OS X: Use Any Color on Your Screen

If you’ve spent any time at all creating and editing documents on your Mac, you’ve probably run across the Color Picker.

This neat little window pops up in a lot of applications when you try to change the color of an object or text. In this tip, my screenshots are from Pages, but you can do the same things (and invoke the Color Picker using the same shortcut) in Mail, Numbers, TextEdit, Keynote…lots of places. It’s handy.

For the purposes of this demo, I’m gonna be creating a gift tag to print out and slap on a present.

Let’s come to an understanding here. First, you’ve gotta pretend that this is something I would actually do; then you’re gonna have to imagine that my creation here looks good. Maybe you’ll pretend that you’re even a tiny bit impressed with my graphics “skills.” There’s frankly quite a lot of pretending that will have to take place.

In any case, now I’ve decided that I don’t like that pinkish-reddish color on my gift tag. Instead, I want to use the light blue of the Finder icon. Well, how on earth could a person go about that? Believe it or not, you’ve got the power to use any color on your screen on an object, and I mean any color (including the ones on icons in your Dock, your Desktop background—anything!). You can do this through the magic of the aforementioned Color Picker. Just select the object you’d like to color and summon the Color Picker (Shift-Command-C). Then click on the small magnifying glass near the upper-left corner.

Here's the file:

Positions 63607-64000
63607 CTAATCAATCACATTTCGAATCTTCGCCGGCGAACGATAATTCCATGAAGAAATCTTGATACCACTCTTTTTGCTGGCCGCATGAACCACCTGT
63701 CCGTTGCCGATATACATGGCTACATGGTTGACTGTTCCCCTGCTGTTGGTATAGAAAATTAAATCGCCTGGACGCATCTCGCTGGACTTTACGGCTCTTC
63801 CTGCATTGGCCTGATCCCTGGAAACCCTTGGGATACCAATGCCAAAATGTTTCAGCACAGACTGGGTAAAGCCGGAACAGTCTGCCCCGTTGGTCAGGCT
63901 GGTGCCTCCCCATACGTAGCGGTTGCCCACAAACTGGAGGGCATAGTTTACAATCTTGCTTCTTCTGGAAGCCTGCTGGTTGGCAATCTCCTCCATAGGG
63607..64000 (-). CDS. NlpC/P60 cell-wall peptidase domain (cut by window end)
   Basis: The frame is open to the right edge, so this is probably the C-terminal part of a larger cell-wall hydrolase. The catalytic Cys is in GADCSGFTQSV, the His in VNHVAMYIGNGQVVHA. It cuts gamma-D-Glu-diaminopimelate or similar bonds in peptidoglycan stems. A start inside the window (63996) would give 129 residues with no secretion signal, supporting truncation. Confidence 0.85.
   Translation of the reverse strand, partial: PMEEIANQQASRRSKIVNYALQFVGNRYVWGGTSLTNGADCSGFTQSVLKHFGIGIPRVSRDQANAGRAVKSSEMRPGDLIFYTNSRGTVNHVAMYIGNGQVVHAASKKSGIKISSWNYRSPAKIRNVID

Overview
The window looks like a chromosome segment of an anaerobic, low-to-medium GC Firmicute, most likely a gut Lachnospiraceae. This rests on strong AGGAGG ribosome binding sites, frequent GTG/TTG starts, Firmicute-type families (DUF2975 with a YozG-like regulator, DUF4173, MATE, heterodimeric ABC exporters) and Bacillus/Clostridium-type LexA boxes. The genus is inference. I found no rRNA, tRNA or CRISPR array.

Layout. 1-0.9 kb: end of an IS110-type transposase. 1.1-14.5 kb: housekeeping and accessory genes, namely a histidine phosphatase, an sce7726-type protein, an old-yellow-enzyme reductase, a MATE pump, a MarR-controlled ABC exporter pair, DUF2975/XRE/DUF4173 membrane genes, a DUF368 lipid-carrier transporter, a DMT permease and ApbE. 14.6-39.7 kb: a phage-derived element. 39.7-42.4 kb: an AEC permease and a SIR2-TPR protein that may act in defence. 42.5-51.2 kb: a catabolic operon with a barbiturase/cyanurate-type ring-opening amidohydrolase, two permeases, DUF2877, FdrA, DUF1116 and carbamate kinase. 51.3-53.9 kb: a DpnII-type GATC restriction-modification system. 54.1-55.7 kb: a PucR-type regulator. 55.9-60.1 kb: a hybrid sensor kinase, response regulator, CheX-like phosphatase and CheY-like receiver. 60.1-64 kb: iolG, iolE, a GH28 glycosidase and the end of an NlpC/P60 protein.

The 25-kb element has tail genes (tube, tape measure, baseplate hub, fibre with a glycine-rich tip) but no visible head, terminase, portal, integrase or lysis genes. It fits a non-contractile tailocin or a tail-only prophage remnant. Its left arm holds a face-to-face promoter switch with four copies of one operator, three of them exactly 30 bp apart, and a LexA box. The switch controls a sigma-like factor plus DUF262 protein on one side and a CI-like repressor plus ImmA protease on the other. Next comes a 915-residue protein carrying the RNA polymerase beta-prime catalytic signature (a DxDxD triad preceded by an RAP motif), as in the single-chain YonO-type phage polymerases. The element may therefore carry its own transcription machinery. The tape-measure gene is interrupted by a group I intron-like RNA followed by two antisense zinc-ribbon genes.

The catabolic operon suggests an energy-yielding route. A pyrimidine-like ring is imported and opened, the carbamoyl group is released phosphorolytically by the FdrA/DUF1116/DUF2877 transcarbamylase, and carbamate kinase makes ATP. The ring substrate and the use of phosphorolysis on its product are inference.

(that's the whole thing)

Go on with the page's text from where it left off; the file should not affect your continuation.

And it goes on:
When you do that, your cursor will change into a magnifying glass, and then all you’ve gotta do is find any color on your screen you want to use and click it to apply that color to the object you’ve selected. 

Whoo-hoo! If you like the color you just found, you can even save it for future use. Do that by dragging the color from the top (next to the magnifying glass) down to one of the white spaces at the bottom. 

If you need more white spaces to store your custom colors, drag the little handle at the bottom of the Picker to get more.

I think that’s just downright groovy! I probably shouldn’t be so impressed by a feature that’s been around since dinosaurs roamed the earth, but I can’t help being who I am, folks. And who I am is a person who’s easily impressed.